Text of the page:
San Francisco was cool, literally and figuratively, yet it was the only time I got sunburned on my trip because I forgot to put on sun cream for cycling through the fog.  We ate delicious food, drank at swanky bars and even did karaoke.

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We drove up (across the Golden Gate Bridge) to Point Reyes on one of our last days.  It gets so foggy there that the lighthouse had to be built half-way down a cliff to be visible below the fog.

The fog didn’t delay our flight back to LA (although disruptions at LAX did), and that city will be the subject of my next post.  Stay tuned!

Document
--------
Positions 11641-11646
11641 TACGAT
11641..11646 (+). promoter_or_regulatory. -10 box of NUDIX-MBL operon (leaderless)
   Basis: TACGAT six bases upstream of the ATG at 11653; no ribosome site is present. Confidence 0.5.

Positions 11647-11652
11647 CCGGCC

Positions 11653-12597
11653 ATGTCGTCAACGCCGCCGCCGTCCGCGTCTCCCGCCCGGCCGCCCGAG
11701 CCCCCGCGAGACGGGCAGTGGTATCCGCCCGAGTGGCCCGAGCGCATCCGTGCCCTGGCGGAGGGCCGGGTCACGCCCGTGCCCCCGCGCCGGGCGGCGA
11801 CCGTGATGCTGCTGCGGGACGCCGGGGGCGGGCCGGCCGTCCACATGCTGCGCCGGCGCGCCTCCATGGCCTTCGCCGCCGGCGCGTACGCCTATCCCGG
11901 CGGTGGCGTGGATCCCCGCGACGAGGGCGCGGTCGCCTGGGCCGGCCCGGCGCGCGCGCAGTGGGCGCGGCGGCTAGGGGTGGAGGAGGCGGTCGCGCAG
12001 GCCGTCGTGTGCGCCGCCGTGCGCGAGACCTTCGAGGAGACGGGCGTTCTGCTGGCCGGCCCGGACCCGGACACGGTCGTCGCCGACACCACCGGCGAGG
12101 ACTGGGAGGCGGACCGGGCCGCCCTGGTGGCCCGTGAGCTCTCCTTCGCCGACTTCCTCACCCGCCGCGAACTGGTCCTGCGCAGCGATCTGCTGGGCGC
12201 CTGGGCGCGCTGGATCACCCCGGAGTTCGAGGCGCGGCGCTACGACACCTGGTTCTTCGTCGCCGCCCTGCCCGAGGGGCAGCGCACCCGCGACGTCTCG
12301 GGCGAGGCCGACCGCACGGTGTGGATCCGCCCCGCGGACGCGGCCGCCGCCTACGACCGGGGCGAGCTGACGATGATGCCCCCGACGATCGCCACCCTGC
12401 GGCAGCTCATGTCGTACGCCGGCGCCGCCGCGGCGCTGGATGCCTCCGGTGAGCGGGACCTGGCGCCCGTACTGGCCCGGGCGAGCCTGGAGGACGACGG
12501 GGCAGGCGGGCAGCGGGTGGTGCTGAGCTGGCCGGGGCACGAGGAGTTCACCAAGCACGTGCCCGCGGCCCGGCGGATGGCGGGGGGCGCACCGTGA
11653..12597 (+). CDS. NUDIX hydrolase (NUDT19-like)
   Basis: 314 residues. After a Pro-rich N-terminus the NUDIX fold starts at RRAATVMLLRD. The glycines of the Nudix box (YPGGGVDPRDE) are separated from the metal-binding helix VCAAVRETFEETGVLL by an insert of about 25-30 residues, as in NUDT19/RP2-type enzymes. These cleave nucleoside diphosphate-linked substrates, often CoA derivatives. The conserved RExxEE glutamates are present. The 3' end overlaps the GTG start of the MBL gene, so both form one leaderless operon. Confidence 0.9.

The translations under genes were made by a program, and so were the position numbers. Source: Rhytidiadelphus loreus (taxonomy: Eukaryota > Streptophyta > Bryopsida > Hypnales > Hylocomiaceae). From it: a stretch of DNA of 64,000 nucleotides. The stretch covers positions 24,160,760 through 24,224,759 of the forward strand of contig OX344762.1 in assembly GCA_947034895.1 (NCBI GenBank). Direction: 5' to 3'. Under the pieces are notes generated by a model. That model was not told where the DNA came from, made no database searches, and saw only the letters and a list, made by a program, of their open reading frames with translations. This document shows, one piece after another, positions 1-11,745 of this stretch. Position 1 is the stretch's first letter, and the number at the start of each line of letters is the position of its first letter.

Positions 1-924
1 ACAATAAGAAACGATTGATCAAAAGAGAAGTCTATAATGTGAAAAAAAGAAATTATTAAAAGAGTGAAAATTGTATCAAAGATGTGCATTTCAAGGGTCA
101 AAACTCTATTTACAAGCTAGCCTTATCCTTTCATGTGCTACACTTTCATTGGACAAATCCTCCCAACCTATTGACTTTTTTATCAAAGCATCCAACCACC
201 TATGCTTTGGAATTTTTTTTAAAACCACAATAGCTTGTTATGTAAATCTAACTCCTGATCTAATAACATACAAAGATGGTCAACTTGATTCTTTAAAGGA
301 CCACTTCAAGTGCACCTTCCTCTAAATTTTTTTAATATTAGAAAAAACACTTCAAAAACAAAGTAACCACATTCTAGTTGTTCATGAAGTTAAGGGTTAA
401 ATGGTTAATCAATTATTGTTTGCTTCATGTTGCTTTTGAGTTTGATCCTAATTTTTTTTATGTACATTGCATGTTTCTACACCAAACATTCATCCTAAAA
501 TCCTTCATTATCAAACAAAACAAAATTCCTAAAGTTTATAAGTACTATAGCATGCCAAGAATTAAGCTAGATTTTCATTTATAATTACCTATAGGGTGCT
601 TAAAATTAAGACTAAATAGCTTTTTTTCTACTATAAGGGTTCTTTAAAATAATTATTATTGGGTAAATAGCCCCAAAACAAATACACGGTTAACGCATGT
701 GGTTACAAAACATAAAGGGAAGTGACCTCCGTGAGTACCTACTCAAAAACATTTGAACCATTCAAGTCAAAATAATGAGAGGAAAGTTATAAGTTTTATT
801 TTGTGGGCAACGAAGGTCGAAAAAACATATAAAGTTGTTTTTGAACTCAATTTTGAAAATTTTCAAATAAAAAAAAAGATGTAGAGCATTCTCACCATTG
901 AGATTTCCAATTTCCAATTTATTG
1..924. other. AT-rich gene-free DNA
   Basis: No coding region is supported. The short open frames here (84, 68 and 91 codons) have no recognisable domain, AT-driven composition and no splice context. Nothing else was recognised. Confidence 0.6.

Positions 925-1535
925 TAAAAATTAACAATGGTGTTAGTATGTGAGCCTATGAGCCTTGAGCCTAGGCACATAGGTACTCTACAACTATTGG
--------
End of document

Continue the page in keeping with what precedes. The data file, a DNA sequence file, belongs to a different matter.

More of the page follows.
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Charting the Route

Well, I`m back in Japan so now I finally have time to process all of the America that I saw. It was an intense three weeks, but it was a wonderful experience. I still can`t believe everything that I did.

Above is a map of the major places I went on the trip. We flew to Chicago via Houston, and it was a pretty close connection after going through immigration, customs and security. One thing that struck me when we were going through the airport was that the signs were all bilingual, in English and Spanish. We spent ten days in Illinois – six days in Naperville, a commuter town outside Chicago, two days in Freeport and three days in downtown Chicago. It was good having so much time there because it allowed us to recover from our journey, do little bits like go shopping and get our hair done, and we got to see some different aspects of a Northern state – cool yet business-minded Chicago, upper-middle-class suburbia and fading towns of the Mid-West.